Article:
> to overwrite the contents of the named file with the contents of the
    > string?


    Yes.


    > I'd just do
    >
    > File.open(filename,"w") { |f| f << string }
    >
    > It's not much more typing. If you use it lots, then as you say, you can
    > write your own method to do it.


    Yes, it is not so long, but IO.read(filename) is provided
    in spite that Io_Open(filename) {|f| f.read } is also short.

    It is odd for me that IO.read() is provided and IO.write() is not.
    This is asymmetric.

    --
    regards,
    makoto kuwata
     
    kwatch, Sep 15, 2008
    #5
  6. On 15.09.2008 15:14, kwatch wrote:
    > Thank you for everyone who replied me.


    You're welcome.

    > On 2008/9/5 Robert Klemme <> wrote:


    >> Why don't you just create a library of things you regularly need and
    >> require that?

    >
    > It is one solution, but not answer for my question.


    I could have put it differently: why bother when there's an easy
    solution that does not require the answer to the original question?
    Curiosity is good, but sometimes it distracts from getting solutions.

    That may sound harsh; I guess I've become a bit grumpy because of all
    the "why is X?" and "can't we make Y?" type of questions. It seems with
    the growing number of users there is also a significant growth in
    "change requests". Unfortunately a lot of them seem not well thought
    out or are about things where there are solutions that do not need a
    language / core library change.

    >>> It is easy to define File.write() but I hope it is provided by Ruby.

    >> Probably because writing is more dangerous and also there are more
    >> options to file writing than to read (beginning vs. at end, create or
    >> not, text vs. binary).

    >
    > Your points apply to IO.read() as well as IO.write().
    > IO.read() is provided in default regardless it doesn't support binary
    > mode.


    Not really: reading is not dangerous because it cannot destroy the file.
    There is no point in starting to read at the end of the file. And
    creating the file for reading does not make sense either. So, as you
    can see, read and write as such are quite asymmetric. IIRC Matz said
    something similar quite a while ago; you may able to dig that up in the
    archives.

    Cheers

    robert
     
    Robert Klemme, Sep 15, 2008
    #6
  7. kwatch

    kwatch Guest

    Thank you, Robert.
    # sorry for my poor English.

    2007/09/16, Robert Klemme <> wrote:
    > > Your points apply to IO.read() as well as IO.write().
    > > IO.read() is provided in default regardless it doesn't support binary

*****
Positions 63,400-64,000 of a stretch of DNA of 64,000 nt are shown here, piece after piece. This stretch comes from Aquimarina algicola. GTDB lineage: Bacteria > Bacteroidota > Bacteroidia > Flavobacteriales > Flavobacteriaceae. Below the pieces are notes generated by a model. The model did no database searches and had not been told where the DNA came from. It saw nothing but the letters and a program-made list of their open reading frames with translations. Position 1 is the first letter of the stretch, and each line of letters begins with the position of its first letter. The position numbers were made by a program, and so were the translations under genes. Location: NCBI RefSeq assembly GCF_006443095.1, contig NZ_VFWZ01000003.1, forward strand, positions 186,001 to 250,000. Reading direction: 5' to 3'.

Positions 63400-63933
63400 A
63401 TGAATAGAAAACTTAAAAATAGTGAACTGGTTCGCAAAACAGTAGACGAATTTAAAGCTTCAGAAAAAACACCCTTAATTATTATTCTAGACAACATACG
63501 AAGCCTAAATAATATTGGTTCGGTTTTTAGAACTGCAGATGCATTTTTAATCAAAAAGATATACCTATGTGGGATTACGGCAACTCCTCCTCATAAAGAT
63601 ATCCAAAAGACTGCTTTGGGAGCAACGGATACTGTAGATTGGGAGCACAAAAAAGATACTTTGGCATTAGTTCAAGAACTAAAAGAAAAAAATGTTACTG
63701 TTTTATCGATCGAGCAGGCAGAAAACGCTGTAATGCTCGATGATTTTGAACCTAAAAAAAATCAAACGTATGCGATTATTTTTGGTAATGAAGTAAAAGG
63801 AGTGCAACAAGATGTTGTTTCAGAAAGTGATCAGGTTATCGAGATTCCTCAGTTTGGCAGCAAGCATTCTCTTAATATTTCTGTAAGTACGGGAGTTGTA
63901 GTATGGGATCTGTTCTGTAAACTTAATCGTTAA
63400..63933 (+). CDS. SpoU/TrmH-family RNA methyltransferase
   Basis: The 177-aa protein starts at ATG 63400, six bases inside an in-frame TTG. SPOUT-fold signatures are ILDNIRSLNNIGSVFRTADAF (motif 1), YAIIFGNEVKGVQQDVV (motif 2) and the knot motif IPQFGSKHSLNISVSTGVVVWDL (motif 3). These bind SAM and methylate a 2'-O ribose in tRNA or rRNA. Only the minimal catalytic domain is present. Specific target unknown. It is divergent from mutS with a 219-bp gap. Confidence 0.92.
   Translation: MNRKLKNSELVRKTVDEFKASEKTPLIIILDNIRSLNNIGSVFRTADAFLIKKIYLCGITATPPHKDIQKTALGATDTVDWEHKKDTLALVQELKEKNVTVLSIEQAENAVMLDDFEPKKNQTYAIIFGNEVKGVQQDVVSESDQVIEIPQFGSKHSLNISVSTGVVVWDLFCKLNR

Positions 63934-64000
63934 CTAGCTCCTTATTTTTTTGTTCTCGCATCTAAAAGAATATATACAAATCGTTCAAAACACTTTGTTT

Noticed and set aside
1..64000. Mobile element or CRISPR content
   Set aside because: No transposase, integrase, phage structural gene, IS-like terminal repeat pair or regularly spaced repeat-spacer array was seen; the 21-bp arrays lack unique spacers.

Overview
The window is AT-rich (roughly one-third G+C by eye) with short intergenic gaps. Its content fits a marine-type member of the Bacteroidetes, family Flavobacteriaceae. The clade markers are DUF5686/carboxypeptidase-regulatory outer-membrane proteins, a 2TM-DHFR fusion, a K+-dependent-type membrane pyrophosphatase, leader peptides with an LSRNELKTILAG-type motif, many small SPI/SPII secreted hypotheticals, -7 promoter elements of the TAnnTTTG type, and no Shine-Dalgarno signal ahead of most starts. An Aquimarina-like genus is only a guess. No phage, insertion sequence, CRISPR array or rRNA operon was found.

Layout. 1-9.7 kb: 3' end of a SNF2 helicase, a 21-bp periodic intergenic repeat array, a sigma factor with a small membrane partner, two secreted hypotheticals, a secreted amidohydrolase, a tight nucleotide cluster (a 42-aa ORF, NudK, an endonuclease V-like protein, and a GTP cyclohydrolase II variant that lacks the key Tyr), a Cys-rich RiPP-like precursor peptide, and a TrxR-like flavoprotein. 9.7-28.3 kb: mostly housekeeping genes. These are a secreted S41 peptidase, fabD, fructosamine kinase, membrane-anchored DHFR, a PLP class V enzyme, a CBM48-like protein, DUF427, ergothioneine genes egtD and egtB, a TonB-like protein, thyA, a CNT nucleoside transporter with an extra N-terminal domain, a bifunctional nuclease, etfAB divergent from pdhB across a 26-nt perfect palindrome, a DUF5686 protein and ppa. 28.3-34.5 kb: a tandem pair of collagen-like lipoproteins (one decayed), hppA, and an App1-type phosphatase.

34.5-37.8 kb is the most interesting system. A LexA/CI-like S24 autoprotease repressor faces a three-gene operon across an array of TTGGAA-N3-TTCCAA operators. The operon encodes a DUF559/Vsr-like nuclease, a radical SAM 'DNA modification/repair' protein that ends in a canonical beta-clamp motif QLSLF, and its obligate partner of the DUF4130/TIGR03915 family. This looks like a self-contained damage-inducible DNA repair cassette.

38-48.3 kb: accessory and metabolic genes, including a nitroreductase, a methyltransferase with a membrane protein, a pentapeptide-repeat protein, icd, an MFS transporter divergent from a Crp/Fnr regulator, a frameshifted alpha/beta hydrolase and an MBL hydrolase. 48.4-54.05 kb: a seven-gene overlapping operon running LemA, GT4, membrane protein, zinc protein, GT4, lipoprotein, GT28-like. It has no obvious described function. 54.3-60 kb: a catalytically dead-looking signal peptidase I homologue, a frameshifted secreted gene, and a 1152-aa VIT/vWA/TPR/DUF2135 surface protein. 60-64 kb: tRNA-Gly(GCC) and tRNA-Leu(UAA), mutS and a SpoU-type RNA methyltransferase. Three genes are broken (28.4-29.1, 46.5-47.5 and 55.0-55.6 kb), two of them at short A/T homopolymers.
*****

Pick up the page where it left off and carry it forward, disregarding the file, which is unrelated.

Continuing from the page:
> > mode.

    >
    > Not really: reading is not dangerous because it cannot destroy the file.
    > There is no point in starting to read at the end of the file.


    * It is possible to read N bytes from the end of file, but
    IO.read() doesn't support it.
    Nobody wants File.write() to have all features that File.open() can
    do.
    IMO, appending data at the endo of file is not so much.
    Most of the cases to write data into file is replacing
    content of that file.
    So File.write() is useful for most of the cases and you can use
    File.open(..) {...} when you want to do more complex operation.

    * File.write() is not the only method that is dangerous.
    For example, File.unlink() is as dangerous as File.write().
    File.unlink() is already provided, you know.


    > And creating the file for reading does not make sense either.
    > So, as you can see, read and write as such are quite asymmetric.


    Why can the assymmetricity of characteristics be the reason of
    not-to-provide IO.write() ?
    File.read() and File.write() may be assymmetric in the point of each
    characteristics, but to provide both methods is symmetric in the
    point of Ruby's feature.


    > IIRC Matz said
    > something similar quite a while ago; you may able to dig that up in the
    > archives.


    Thank you for good advice. I'll search it.

    --
    regards,
    makoto kuwata
     
    kwatch, Sep 16, 2008
    #7
    1. Advertising

Want to reply to this thread or ask your own question?

It takes just 2 minutes to sign up (and it's free!). Just click the sign up button to choose a username and then you can ask your own questions on the forum.

Share This Page